strengthening exhortation, some good words that will help to put
          away weakness and enable the feeble to say I am strong in the
          I pray God to bless you, to comfort your hearts; to increase your
          faith towards Him; to strengthen you that you may not be overcome
          of sin, and that you may seek in all things to overcome evil with
          good. Remember and pray for the brethren--our leaders. We do not
          know what awaits us; we care but little. The main thing devolving
          upon us is to do our duty acceptably day by day. We will trust in
          God and go forward. What if it were necessary that some of our
          lives should be taken? There is no need for fear or worriment
          about it. It has always been so when God had a people on the
          earth. Some of the best lives have been taken--taken as witnesses
          in yonder heavens to testify to facts as they exist here. Do you
          understand this? It is in accordance with the great principles of
          eternal justice which rule and regulate in heaven with a great
          deal more precision and certainty than here on the earth. The
          Lord has told us how He does business in some of these matters
          before the councils of the Church, namely by the voice of two or
          three witnesses every word is to be established, and so it has to
          be up yonder. Perhaps it is necessary once in a while to have
          some go in that kind of a way. Well don't get scared about that.
          We have all to die some day. It will be all right whether it
          shall be to-morrow or next week, if we keep the commandments of
          God in all matters. Choose the wise and the perfect way, and if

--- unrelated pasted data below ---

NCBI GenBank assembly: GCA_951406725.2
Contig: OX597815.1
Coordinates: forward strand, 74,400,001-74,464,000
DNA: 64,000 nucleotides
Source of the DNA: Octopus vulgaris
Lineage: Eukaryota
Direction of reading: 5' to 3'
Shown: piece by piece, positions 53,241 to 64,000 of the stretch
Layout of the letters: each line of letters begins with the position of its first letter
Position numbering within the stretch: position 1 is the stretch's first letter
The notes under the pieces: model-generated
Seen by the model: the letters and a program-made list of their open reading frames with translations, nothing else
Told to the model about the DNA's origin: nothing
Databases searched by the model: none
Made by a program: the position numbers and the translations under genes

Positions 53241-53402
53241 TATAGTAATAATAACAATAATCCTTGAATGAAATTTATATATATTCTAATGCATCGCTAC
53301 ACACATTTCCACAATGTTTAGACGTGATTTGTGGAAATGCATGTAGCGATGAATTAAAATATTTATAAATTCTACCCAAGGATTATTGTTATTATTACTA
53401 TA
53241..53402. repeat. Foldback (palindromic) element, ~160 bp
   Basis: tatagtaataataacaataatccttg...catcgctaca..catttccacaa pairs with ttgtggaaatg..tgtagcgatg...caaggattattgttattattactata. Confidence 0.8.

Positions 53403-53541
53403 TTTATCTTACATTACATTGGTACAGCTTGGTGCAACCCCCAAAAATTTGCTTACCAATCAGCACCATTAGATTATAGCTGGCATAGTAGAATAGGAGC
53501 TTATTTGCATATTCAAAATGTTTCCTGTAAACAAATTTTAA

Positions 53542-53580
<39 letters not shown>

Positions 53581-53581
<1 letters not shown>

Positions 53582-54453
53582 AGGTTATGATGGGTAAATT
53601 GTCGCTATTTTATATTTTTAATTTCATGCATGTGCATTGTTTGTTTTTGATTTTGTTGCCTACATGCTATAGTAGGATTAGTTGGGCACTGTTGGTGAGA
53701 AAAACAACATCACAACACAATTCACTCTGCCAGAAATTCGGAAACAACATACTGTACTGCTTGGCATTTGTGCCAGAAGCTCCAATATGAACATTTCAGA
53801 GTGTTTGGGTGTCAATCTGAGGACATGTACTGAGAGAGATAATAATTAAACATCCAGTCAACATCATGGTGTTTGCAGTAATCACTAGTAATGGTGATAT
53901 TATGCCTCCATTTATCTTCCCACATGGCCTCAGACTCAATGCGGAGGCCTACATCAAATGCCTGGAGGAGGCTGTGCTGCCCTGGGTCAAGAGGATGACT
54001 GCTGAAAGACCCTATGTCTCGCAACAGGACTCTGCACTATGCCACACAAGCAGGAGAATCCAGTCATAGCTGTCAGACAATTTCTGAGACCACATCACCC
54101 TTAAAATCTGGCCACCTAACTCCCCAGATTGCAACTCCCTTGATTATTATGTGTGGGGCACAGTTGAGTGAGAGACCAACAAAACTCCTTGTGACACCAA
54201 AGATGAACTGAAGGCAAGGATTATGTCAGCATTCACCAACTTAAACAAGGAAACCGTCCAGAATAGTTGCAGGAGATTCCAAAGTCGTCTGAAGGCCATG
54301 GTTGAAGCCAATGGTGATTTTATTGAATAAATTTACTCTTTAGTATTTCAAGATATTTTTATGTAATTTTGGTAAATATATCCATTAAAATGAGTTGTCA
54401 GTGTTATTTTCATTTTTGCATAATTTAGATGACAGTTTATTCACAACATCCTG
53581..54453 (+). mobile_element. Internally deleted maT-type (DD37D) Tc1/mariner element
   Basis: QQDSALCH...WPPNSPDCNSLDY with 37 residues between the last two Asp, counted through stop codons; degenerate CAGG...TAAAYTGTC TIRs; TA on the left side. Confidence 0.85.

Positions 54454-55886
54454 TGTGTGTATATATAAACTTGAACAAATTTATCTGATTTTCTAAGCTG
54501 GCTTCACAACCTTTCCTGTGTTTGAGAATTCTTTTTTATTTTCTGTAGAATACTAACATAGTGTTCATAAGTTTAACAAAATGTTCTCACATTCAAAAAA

we are right we will be willing to say, "O Lord, thy will be
          done." If when we embraced the Gospel we placed our all upon the
          altar, it is of every little consequence about all these things.
          For if we seek to save our lives we may lose them, but if we lose
          them in the service of God, we shall find life eternal.
          I pray that God may bless us all; you who are parents, should
          bless your children--that they may render more loving obedience
          to you, that you may be more affectionate to them, remembering
          the union in which you have been united and in which you have
          been sealed; that you may be strengthened of the Holy Ghost, and
          be enabled to go into the holy temples and set yourselves in
          order before the Lord; that you may obtain those eternal gifts
          that shall bring an eternal weight of glory to your household,
          families, friends and kindred; that you may have the full
          assurance of the promises of God, and have joy to animate,
          stimulate and sustain you through every trying circumstance in
          life, and bring you safely back into the presence of our heavenly
          Father. Amen.
          Journal of Discourses / Journal of Discourses, Volume 26 / Orson
          F. Whitney, June 21, 1885
                           Orson F. Whitney, June 21, 1885
                        DISCOURSE BY BISHOP ORSON F. WHITNEY,
                    Delivered in the Tabernacle, Salt Lake City, 
                          Sunday Afternoon, June 21, 1885.
                             (Reported by John Irvine.)
                                     WORLD WITH
                                TRUTH OF "MORMONISM."
          HAVING been called upon, my brethren and sisters and friends, to
          address you this afternoon, I feel as though I would like to read
          a portion of the word of God. I will therefore read to you a part
          of the 14th chapter of the Book of Revelation, from the Bible
          known as King James' translation.